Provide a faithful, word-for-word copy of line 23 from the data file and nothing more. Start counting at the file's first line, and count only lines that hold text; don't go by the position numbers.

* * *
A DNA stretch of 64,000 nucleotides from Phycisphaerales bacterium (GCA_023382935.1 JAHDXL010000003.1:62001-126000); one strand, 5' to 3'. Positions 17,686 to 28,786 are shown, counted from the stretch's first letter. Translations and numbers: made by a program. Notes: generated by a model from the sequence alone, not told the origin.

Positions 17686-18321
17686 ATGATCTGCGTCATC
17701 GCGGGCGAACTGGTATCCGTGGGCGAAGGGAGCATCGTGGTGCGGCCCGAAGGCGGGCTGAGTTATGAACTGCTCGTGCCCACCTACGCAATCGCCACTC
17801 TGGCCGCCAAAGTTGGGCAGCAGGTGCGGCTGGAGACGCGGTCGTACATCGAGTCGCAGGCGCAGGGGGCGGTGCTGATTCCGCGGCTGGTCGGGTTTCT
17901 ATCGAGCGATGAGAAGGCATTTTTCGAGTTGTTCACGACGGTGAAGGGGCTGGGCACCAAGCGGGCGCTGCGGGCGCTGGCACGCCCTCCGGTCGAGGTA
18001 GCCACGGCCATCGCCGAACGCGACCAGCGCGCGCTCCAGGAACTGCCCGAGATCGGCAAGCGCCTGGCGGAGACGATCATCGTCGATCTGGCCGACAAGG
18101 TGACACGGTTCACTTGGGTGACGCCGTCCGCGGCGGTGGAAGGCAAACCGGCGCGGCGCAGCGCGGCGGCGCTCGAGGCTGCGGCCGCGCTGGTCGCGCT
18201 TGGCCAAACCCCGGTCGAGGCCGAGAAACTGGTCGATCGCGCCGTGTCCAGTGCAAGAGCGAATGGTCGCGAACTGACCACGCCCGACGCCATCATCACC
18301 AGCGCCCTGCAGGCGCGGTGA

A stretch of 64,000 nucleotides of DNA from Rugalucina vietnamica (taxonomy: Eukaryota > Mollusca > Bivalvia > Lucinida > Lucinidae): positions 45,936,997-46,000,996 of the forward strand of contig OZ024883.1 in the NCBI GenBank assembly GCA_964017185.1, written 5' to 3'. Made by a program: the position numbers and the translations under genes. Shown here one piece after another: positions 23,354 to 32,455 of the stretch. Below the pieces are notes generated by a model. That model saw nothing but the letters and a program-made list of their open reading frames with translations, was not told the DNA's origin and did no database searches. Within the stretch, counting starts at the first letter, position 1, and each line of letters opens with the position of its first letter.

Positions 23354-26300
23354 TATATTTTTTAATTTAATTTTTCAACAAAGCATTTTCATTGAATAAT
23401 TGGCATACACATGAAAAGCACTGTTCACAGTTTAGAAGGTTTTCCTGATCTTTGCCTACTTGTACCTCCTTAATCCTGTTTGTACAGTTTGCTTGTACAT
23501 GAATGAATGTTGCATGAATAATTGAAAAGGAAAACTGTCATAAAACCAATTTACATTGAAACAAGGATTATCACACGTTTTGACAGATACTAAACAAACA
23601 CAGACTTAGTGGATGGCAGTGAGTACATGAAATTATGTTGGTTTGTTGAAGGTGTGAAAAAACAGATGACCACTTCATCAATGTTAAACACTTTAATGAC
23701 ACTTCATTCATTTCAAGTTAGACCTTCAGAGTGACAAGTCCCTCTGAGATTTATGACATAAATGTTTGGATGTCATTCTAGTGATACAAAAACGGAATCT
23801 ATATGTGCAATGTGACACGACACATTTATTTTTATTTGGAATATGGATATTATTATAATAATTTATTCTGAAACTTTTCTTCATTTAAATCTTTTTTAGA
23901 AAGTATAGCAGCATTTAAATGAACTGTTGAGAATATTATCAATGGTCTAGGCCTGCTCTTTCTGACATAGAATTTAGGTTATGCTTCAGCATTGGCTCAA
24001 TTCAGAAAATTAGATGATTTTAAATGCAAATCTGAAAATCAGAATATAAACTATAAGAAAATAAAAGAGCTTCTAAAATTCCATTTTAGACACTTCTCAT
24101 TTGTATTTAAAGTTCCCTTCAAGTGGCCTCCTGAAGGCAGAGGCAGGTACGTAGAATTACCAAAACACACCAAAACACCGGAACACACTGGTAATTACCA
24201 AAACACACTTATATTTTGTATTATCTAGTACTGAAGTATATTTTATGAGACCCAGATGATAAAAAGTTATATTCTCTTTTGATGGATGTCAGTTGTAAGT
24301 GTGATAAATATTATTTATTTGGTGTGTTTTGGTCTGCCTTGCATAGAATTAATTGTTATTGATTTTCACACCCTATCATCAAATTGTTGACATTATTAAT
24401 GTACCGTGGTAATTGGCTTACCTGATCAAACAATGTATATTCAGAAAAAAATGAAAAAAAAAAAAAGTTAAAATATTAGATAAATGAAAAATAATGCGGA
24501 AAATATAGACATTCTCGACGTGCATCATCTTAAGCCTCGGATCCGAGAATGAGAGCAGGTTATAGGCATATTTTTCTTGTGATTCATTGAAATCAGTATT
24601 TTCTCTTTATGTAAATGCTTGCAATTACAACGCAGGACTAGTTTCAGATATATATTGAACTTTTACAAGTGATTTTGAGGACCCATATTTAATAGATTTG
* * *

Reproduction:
24301 GTGATAAATATTATTTATTTGGTGTGTTTTGGTCTGCCTTGCATAGAATTAATTGTTATTGATTTTCACACCCTATCATCAAATTGTTGACATTATTAAT